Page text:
What Is The Environmental Impact Of The Mining Industry?

What Is The Environmental Impact Of The Mining Industry?

Water pollution, loss of biodiversity, soil erosion and pollution, and formation of sink holes are among the worst effects of the mining industry on the environment.

Mining is the extraction of minerals and other geological materials of economic value from deposits on the earth. Mining has the potential to have severely adverse effects on the environment including loss of biodiversity, erosion, contamination of surface water, ground water, and soil. The formation of sinkholes is also possible. Other than environmental damage, mining may also affect the surrounding population’s health as a result of contamination caused by the leakage of chemicals.

In some countries, mining companies are expected to adhere to rehabilitation and environmental codes, making sure that the area mined is eventually transformed back into its original form, or at least as much as it is possible. Different types of mining methods can have significant public health and environmental effect.The erosion of exposed tailing dams, mine dumps, hillsides, and the resultant siltation of creeks, drainages, and rivers can affect the neighboring areas. A good example is Papua New Guinea’s Ok Tedious Mine. Mining around farming areas may either destroy or disturb the crop lands or productive grazing lands while in wilderness areas it can cause either the disturbance or the destruction of ecosystems.

Environmental Impacts Of Mining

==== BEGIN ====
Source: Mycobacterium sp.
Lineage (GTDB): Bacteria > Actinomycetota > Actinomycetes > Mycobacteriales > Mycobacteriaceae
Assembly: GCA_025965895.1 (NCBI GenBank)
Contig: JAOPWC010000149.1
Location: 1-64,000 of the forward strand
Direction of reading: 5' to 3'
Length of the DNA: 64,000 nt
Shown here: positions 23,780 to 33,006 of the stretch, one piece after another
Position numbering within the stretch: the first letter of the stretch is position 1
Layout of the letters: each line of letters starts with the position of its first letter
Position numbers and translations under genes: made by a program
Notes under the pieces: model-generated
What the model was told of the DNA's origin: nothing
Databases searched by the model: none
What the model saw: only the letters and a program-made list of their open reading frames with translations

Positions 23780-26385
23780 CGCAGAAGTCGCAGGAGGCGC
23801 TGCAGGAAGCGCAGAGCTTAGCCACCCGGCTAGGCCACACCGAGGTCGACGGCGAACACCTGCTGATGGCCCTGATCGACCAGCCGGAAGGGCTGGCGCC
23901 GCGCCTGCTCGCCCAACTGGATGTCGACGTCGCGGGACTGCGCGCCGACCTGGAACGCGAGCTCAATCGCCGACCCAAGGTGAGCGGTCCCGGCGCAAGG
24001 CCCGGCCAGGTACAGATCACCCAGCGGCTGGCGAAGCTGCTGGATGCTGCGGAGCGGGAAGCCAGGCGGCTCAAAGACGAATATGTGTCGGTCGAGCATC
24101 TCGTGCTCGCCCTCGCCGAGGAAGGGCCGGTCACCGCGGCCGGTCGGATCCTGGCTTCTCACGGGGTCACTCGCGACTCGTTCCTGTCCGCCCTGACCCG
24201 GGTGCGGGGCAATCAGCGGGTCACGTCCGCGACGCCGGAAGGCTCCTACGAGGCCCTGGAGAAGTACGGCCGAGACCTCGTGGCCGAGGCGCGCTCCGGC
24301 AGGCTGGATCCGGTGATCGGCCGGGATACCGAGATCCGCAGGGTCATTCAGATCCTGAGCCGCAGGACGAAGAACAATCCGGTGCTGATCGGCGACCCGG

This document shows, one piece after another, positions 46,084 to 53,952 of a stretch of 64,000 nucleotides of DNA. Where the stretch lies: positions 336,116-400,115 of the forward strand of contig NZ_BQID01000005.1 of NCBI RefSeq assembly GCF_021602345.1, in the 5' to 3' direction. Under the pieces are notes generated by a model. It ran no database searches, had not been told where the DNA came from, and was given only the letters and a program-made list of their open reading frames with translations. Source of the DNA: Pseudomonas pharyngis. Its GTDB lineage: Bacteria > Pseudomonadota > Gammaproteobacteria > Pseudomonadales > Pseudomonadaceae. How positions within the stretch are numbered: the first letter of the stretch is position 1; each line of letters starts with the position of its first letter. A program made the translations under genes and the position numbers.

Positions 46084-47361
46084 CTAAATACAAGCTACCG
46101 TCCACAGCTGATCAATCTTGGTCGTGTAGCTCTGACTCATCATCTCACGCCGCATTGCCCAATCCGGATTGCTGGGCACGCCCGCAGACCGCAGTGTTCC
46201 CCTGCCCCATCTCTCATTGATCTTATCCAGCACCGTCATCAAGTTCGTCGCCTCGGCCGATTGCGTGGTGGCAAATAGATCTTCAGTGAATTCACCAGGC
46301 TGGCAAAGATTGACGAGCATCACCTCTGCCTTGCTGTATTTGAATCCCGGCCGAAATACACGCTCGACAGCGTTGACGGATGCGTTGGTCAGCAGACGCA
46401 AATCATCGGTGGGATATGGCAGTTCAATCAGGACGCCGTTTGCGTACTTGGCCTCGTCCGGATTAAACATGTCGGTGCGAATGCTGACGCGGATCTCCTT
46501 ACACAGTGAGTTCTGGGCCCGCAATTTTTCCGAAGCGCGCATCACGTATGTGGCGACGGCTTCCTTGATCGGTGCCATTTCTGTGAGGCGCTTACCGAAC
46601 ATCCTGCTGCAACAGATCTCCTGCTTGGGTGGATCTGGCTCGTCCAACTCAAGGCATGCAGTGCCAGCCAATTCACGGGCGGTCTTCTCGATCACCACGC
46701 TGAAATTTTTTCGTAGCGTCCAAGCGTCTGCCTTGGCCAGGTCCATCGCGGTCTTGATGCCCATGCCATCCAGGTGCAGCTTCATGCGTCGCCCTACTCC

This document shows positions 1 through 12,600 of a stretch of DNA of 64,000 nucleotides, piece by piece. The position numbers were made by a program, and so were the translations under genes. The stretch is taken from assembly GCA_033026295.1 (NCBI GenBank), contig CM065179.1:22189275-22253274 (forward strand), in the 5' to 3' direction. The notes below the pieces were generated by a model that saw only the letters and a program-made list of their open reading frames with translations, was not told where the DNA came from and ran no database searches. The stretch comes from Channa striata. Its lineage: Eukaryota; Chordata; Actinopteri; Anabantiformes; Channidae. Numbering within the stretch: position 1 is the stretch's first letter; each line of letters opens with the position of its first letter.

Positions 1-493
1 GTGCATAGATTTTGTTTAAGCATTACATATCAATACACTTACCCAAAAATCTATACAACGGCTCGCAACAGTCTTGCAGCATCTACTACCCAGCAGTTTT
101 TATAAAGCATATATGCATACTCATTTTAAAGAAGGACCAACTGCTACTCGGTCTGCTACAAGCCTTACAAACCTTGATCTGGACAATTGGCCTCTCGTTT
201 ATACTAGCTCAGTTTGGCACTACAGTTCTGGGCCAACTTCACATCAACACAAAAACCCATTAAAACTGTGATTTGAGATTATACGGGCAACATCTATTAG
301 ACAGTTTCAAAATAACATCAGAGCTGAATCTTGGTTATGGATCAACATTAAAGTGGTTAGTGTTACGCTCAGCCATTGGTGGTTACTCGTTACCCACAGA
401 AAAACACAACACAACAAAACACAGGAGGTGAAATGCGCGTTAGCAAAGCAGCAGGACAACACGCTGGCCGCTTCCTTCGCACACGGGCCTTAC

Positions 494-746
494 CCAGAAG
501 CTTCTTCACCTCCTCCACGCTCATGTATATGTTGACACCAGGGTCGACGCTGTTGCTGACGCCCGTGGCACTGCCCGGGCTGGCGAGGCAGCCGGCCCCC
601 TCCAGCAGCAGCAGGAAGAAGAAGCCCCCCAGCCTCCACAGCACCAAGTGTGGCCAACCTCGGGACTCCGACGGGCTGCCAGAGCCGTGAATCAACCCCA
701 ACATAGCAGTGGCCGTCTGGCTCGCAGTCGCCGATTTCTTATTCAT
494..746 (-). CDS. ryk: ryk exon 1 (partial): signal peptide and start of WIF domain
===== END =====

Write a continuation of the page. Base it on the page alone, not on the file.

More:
Mining operations have environmental responsibility include the protection of land, water, and air. In the United States, mines operated for years before strict environmental controls were implemented, as information on environmental conservation was either unknown or underestimated.


All mining methods affect the quality of air, as unrefined materials are released to the surface when mineral deposits are exposed from the site. Mining requires soil to be removed and when that happens vegetation is also removed which eventually exposes the soil to weather, causing the particles to become airborne through road traffic and wind erosion. The unrefined particles can be composed of toxic materials such as lead, cadmium, and arsenic. Such particles can adversely affect the health of humans thus contributing to illnesses related to the respiratory systems such as emphysema. However, the particles can also be absorbed through the skin or ingested.


Mining can cause physical destruction to the surrounding land by creating landscape blots such as open pits and piles of waste rock. Such disruptions can contribute to the deterioration of the area’s flora and fauna. There is also a huge possibility that many of the surface features that were present before mining activities cannot be replaced after the process has ended. Landscape declination caused by ground movements on the surface of the earth as a result of collapsing overlaying sheets can cause damage to roads and buildings. About 500 subsidence collapse features contributed to the abandonment of underground metal mines which were discovered in the Galena, Kansas area between the years of 1980 to 1985 where lead ore mining took place from 1850 to 1970. The whole mining area was later restored between 1994 and1995.